Q: I’d like some information about this miniature blue and white plate that pictures a mother, child, and three geese on a village street. It’s about 3 1/4 inches in diameter. There is a small hole in the back so it can be hung up. It’s marked with a stylized letter ”A” with three wavy lines across it, “Denmark,” then a small letter “u” above number 63 over 2010, and “Dragor Amager.” There are script initials below that. One letter looks like a capital “L.” Does it have any value?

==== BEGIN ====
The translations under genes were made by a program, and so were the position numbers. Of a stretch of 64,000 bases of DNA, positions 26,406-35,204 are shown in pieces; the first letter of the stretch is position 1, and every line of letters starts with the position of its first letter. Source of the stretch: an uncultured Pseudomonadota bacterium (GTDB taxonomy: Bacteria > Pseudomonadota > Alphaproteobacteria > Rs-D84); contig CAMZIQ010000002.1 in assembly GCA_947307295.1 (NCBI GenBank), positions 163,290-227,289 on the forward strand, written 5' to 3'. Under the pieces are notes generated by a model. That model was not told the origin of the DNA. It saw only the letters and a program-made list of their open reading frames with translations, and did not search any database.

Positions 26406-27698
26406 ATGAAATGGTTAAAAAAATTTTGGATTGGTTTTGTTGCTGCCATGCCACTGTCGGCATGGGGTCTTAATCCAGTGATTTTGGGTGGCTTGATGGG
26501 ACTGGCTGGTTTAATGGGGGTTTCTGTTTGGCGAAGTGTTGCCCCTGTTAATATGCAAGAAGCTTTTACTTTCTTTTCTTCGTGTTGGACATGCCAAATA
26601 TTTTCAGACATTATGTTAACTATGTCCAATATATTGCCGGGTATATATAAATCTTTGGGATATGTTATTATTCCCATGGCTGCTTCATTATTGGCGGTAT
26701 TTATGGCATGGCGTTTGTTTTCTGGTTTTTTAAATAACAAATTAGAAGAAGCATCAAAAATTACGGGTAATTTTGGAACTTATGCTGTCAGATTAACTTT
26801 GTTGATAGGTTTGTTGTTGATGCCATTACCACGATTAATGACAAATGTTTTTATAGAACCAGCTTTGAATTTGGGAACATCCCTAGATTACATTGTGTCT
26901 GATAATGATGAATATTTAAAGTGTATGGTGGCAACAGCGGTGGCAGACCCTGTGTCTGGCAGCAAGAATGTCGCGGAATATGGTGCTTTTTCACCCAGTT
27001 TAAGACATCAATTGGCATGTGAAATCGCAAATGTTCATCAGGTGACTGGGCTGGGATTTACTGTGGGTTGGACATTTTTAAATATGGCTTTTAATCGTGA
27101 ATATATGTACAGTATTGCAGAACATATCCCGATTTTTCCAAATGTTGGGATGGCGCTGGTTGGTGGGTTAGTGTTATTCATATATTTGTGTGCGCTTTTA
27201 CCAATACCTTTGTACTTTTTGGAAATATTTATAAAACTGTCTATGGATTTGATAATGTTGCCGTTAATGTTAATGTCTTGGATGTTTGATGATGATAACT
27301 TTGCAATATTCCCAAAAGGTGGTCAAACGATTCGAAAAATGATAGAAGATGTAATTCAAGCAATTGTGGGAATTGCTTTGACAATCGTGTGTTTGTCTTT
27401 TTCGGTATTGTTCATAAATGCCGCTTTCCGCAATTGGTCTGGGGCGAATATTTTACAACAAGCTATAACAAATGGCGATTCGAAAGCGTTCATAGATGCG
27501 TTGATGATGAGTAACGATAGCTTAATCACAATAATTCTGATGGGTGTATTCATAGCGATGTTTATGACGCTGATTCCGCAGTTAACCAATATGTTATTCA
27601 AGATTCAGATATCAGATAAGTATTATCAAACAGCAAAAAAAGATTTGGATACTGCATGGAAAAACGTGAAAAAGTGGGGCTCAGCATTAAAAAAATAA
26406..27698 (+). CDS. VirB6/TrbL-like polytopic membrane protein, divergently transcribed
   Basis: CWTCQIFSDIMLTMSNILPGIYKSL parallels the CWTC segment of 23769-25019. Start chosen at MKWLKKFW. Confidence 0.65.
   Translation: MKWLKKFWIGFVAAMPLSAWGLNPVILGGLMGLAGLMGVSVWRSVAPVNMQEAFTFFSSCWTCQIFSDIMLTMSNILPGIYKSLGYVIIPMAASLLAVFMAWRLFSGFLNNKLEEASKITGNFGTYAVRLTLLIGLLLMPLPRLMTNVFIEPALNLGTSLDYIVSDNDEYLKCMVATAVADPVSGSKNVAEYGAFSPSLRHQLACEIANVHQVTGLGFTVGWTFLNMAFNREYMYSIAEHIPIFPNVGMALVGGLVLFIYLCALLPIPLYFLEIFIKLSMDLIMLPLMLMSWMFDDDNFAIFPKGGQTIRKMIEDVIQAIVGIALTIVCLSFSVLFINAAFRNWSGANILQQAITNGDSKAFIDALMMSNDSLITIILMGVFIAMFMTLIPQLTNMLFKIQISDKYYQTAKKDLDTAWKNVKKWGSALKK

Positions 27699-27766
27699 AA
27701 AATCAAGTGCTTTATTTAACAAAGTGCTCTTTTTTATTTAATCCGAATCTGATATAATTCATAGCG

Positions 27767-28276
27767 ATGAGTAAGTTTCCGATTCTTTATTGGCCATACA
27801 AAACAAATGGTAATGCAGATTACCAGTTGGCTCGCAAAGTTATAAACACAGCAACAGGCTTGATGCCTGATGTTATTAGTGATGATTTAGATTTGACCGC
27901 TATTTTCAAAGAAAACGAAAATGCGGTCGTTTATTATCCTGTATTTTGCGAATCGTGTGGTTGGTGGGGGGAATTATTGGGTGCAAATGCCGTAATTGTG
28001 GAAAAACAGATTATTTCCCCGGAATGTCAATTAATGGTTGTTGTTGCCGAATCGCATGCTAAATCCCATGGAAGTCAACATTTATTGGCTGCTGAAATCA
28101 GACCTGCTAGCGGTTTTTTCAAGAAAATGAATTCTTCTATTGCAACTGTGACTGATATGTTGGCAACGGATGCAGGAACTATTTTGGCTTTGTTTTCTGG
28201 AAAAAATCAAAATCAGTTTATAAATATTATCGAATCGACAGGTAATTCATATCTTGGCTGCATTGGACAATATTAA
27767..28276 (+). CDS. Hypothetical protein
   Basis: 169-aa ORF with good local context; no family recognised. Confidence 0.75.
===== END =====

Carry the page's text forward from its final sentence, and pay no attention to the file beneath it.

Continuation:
A: Your miniature plate, called a “plaquette,” was made by Royal Copenhagen Porcelain Factory, which was founded in Copenhagen in 1775. The letter “A” with three wavy lines is sometimes called a beehive mark and was used from 1903 to 1969. The three wavy lines were part of Royal Copenhagen’s mark for several years and represent the three major bodies of water in Denmark. The letter “A” is for Aluminia, an earthenware factory that bought Royal Copenhagen in 1882. Plaquettes like this were made for tourists to buy as souvenirs of their trip to Denmark. Series 2010 included over 80 different scenes. The scene on your plaquette is number 63 in the series and pictures Dragor, a town on the island of Amager, Denmark. Royal Copenhagen made hundreds of these little dishes, most in this round shape but some were square. The small letter “u” under the “M” in “Denmark” is the date code and indicates this plaquette was made in 1959. The script initials, “KL,” were used by the designer, Kaj Lange. Most plaquettes like your sell for about $10. A few that picture special scenes are worth $20.
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